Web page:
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    Pull Me to the Moon: Scientists Revolutionize Space Lift Concept to Save Cash on Lunar Missions

    Sergei Grits
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    There is no need to tether a massive cable to the Earth’s surface if you can “dangle” it into Earth’s orbit from the Moon, a group of Columbia University scientists say. It would be difficult, but not impossible.

    Scientists have come up with an interesting twist on the old concept of space lift, which should, in theory, significantly cut the cost of future Lunar missions, The Daily Star reported Thursday.

    In a traditional space lift, a cable connects Earth’s surface to an object in geostationary orbit, allowing space missions to avoid using jet-powered rockets. A cable that could work in this context is impossible to build at this moment, as it would be too heavy to support its own weight. Scientists are now looking to carbon nanotubes, but the tech is not yet formalized.

    A newly proposed project called Spaceline, however, uses a different approach, instead suggesting tethering the cable to the Moon, causing it to “dangle” into Earth’s gravity well.

    “The movement of people and supplies along it are much simpler and easier than the same journey in deep space,” said Zephyr Penoyre, a Columbia University graduate astronomy student behind the project.

    According to scientists, this would significantly reduce the load on the cable, making its creation possible at the current level of technology. The cable does not need to be thick; on the contrary, it is preferable to make it as thin as possible so that its weight is reduced and, therefore, gravitational pull as well. 

    “A cable which only hangs into Earth’s gravitational well need not be thick or massive,” Penoyre said in a draft paper, according to The Daily Mail. “It is optimal to make it as thin as possible as it extends closer to Earth. This means that the gravitational forces the cable feels, and thus the tension, is much reduced.”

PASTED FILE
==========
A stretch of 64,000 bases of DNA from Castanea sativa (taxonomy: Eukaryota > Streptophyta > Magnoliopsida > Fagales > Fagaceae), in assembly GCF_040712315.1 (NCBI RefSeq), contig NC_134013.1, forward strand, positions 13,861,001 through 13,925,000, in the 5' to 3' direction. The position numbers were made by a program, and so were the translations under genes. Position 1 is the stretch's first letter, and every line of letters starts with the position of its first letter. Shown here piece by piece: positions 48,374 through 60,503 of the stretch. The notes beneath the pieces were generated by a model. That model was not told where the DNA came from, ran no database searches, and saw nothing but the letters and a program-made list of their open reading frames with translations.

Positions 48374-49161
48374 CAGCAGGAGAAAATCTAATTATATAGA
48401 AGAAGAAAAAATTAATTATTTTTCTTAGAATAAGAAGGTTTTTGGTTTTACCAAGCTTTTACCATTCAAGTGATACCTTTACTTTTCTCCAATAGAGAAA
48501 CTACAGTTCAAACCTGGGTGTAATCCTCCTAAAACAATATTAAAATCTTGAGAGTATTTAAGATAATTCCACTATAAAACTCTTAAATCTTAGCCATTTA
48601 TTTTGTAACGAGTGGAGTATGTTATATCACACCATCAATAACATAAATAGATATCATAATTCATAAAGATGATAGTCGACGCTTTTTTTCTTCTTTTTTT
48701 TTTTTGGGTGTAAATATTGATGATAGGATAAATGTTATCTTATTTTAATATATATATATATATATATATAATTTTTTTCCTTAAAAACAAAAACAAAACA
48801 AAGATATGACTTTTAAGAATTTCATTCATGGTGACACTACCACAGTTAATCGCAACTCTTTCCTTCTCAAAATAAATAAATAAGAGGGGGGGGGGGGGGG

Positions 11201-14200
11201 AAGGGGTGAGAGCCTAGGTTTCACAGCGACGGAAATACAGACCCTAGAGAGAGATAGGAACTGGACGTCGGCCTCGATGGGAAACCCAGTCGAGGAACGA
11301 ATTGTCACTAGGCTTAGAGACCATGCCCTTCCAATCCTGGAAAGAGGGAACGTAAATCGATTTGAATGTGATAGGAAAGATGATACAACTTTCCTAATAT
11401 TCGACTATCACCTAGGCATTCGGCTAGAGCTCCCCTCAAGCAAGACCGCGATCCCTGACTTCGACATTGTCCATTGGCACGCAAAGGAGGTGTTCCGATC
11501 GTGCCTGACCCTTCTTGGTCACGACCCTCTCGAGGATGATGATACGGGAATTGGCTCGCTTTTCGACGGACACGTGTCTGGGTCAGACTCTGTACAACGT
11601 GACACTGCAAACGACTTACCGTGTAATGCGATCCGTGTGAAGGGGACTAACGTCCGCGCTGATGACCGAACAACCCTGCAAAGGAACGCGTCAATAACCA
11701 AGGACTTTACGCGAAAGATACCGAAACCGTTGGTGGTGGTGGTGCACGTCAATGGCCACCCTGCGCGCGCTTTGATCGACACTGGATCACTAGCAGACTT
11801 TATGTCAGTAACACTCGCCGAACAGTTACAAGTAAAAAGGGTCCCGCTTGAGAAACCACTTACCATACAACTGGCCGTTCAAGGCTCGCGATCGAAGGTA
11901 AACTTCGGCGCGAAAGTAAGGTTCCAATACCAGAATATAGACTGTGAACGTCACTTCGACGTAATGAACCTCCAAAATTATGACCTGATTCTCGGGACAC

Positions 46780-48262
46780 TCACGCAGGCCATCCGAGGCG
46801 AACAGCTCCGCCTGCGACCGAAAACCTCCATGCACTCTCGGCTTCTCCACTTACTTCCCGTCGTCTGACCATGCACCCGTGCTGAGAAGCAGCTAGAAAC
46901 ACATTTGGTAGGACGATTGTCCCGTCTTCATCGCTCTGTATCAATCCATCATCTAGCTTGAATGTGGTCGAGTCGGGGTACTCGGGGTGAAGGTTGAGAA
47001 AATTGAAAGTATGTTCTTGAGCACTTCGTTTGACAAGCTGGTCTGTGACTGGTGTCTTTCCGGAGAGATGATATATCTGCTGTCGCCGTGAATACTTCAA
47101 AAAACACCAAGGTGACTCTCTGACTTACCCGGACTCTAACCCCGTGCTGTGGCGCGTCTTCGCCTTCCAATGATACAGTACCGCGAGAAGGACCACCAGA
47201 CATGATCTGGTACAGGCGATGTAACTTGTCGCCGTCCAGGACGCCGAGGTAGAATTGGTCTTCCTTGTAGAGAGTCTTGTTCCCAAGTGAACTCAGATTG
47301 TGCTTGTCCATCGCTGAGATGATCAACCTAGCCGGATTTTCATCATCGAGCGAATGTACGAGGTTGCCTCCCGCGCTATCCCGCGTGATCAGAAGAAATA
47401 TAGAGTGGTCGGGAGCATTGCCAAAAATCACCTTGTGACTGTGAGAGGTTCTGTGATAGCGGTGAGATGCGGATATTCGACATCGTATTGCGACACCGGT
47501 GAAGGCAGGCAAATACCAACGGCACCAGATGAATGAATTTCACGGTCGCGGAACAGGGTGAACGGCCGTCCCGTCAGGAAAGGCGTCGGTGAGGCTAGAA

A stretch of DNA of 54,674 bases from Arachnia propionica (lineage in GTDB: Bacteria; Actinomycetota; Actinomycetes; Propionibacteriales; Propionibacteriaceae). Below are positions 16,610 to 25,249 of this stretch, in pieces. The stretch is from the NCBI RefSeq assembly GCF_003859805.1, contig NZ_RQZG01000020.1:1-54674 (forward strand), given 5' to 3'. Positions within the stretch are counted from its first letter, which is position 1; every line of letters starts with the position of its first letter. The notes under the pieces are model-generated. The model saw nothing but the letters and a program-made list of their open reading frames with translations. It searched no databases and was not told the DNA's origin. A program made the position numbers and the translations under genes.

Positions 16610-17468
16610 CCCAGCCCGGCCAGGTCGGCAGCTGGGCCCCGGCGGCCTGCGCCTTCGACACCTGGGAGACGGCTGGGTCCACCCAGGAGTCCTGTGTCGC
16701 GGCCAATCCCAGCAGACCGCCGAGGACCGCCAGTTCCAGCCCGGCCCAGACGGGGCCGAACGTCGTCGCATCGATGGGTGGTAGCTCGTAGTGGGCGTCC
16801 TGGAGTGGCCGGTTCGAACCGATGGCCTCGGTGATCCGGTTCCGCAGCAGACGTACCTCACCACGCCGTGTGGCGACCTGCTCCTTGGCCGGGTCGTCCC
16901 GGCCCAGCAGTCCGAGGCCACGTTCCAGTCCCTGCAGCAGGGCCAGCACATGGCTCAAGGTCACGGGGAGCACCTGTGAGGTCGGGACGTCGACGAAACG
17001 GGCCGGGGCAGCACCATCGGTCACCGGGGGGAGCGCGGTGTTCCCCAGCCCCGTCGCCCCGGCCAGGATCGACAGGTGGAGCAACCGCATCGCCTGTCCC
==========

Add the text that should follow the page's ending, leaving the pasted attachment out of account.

Astronauts would still need to hop into space using conventional rockets, but, as soon as they reach the docking station at the end of the cable, they could simply take a vehicular ride via a solar-powered shuttle, the project implies. The ride, however, could take several days or even a week, so the shuttle must be able to provide life support.

    The scientists acknowledge certain problems with their idea, the biggest being cable maintenance. Since there's a lot of stuff flying in space between the Earth and the Moon, objects will inevitably hit the cable, damaging it, and this must be taken into account. Scientists suggest the creation of a multiple thread cable, which would support the load even if one or two threads are broken.

    The other problem, of course, is cost, which is estimated to be measured in billions of dollars. Still, while this sum is vast, it is not impossible. 

    “Building a spaceline would be a huge engineering challenge, stretching the limits of current human capacity — but not exceeding them,” the researchers wrote. “A billion dollar price tag is not unattainable — and the possibilities of what could be done with such a structure may quickly pay dividends.”

    Scientists believe that the cost of the project could be mitigated by the profits a functional lunar colony may potentially provide, as there are Helium 3 deposits which could theoretically solve Earth’s energy problem for several millennia.

    The research, which has not yet been peer-reviewed, is being prepared for submission to the journal  Acta Astronautica, The Daily Mail report says.

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    Moon, space elevator
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